Temple #9: Horinji (The Temple of the Dharma Wheel)
Honzon: Shaka Nyorai (Sakyamuni Buddha)
Gallery


Pilgrims on break at Number 9

It's an easy downhill walk to Number 9.  Situated in the flats of the valley, this small temple is famous for having the only "reclining Buddha" on the circuit (not on view, of course).  I have seen a few in Japan--notably at Tsubosakadera near Asuka--and have seen pictures of others in Asia.  But I never realized the significance.  According to Bishop Miyata, this is the position the historic Buddha was in when he entered final nirvana--that is, he died.  Wow!  A guy who died lying down!  That deserves to be commemorated by statues forever.

Next to the temple is a small noodle shop.  I stopped in for one of my favorites--sansai udon.  Udon is a pencil-thick noodle.  Sansai is interesting.  The usual word for "vegetable" is yasai.  The character for ya is the same as the no in "Ueno" and many other place names; it means open field, or natural clearing.  The "Koya" of Koyasan means "high field" (san means mountain.)

But sansai is different.  Remember, san means mountain.  So yasai are field vegetables, and sansai are mountain vegetables--that is, wild, uncultivated things, like mushrooms and wild herbs.

So I went in, told the lady I was vegetarian, and ordered the sansai udon.  While she prepared it I set to work copying some prayers.  The food came, she set the bowl in front of me, I said the usually thank you, then turned to the bowl and said "itadakimasu"--the standard word one says before eating.  (It's a kind of universal thanks to all who brought the food to you, from nature and the gods to the cook and the waiter--or your mom at home.)  And as the lady walked away I started to cry.

What is this?  Am I losing my mind?  (As one student told me, "That train has left the station.")  I was momentarily overcome with gratefulness.  This is simple food, in a rough bowl, in a flyspecked little shop.  And Martha Stewart has never appreciated a meal more than I did that bowl of noodles and vegetables. One thing this journey has done to me is made me a lot more sensitive to such things.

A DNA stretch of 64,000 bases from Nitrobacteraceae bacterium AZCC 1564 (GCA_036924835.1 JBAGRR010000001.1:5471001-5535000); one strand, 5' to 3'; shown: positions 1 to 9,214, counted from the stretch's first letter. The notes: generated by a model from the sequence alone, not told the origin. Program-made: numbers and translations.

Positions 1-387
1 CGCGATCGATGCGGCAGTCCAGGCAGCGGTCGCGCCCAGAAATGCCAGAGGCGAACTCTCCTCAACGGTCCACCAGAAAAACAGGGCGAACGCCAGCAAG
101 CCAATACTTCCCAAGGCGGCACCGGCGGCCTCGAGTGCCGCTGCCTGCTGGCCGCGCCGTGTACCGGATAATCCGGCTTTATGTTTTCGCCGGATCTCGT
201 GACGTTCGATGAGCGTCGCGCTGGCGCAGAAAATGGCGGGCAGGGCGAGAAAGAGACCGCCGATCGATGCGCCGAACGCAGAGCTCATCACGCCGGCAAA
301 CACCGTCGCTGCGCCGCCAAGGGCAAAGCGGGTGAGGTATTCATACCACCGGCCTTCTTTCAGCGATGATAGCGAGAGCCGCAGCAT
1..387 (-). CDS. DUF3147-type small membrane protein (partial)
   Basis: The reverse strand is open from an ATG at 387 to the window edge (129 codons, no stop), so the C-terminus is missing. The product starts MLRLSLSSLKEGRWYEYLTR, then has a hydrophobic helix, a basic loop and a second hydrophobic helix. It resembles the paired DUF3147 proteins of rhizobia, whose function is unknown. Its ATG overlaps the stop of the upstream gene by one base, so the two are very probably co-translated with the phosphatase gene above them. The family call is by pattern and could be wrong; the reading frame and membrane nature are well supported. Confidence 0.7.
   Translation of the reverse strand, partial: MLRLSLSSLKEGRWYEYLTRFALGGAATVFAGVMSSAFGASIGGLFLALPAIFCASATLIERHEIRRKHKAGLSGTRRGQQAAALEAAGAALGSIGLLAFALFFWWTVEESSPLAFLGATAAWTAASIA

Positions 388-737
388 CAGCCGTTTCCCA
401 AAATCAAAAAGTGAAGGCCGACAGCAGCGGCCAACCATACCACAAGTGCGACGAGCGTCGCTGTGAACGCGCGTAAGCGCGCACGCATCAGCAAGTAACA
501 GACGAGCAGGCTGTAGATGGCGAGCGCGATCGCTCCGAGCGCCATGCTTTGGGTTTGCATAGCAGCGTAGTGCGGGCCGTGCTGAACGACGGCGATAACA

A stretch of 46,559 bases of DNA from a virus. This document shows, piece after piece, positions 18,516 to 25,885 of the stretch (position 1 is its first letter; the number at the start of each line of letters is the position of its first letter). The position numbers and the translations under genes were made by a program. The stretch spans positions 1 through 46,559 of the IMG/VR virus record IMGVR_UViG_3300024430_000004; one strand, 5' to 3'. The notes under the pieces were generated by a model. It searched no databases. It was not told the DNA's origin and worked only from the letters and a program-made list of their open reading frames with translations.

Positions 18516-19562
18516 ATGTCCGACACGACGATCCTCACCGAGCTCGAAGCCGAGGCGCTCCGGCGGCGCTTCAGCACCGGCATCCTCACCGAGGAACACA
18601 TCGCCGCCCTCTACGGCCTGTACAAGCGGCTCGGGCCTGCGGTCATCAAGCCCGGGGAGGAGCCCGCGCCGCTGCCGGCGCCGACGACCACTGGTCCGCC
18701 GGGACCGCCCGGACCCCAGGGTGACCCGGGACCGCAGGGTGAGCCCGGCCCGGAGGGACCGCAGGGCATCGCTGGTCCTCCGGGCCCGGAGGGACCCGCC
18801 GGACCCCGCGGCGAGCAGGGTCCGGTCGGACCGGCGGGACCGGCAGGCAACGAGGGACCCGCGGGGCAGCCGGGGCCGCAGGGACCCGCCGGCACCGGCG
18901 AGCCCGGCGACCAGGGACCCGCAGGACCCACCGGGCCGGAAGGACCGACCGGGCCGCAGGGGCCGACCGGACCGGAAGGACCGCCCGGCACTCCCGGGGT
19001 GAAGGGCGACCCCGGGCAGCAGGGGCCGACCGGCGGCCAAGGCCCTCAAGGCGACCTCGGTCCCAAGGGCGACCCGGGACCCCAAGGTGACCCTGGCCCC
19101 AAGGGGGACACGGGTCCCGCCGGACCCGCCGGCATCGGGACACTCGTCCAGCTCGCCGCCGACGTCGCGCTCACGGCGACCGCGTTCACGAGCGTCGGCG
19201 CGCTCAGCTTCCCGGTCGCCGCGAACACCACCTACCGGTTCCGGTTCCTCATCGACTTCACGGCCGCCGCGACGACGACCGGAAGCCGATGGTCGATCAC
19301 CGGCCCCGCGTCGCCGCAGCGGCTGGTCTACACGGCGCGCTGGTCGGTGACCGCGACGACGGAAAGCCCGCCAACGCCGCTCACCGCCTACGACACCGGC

After I dried my eyes and wiped my mouth, I took off for Number 10.

Temple #10: Kirihataji (The Temple of Weaving and Cutting Cloth)
Honzon: Senju Kannon Bosatsu (Avalokitesvara with a thousand arms)
Gallery

Lots of great surprises at this place.  The first surprise was the bloody climb.

Ed Readicker-Henderson's book said it was a climb, but I guess I took it lightly.

After walking distinctly uphill, one finally reaches the undermaintained niomon (Two Kings Gate).  I was charmed by it.

Dropping my big bag with a sweets seller (I bought some afterwards as a kind of thanks), I then faced 333 steps!

Some of these steps are designated as Yakuyoke steps.  The Japanese have inherited a lot of age and number superstitions from China.  I'll have more to say about this another day, but in particular it is well known that 33 is an unlucky age for women, and 42 is unlucky for men.  (I learned about this early on; 42 was my first birthday in Japan.)  Without going into a lot of detail, this "superstition" is based on some real wisdom.  There are notable changes in men's and women's bodies at these ages, with a concomitant need for adjustments in lifestyle--diet, exercise, etc.

Anyway, the "Women's Yakuyoke" steps are a flight of 33; the men's, a flight of 42.  Then we're at the top.  Climbing them is said to erase the bad luck associated with these ages.  (Hmmm...climbing stairs helps improve one's health?  Never thought of it!).

At the top I got my next big surprise--MIHO!  Even though she and her ladies were traveling by car, I somehow caught up with them, playing tortoise to their hare I guess.  Maybe they took a longer lunch than I did.

While we talked, her mother came over and said, "Can you speak English?  Yes I can!"--which was the limit of her English.  Miho then translated a fun conversation between me and this lively old lady, in which the usual question was asked: Why are you doing this pilgrimage?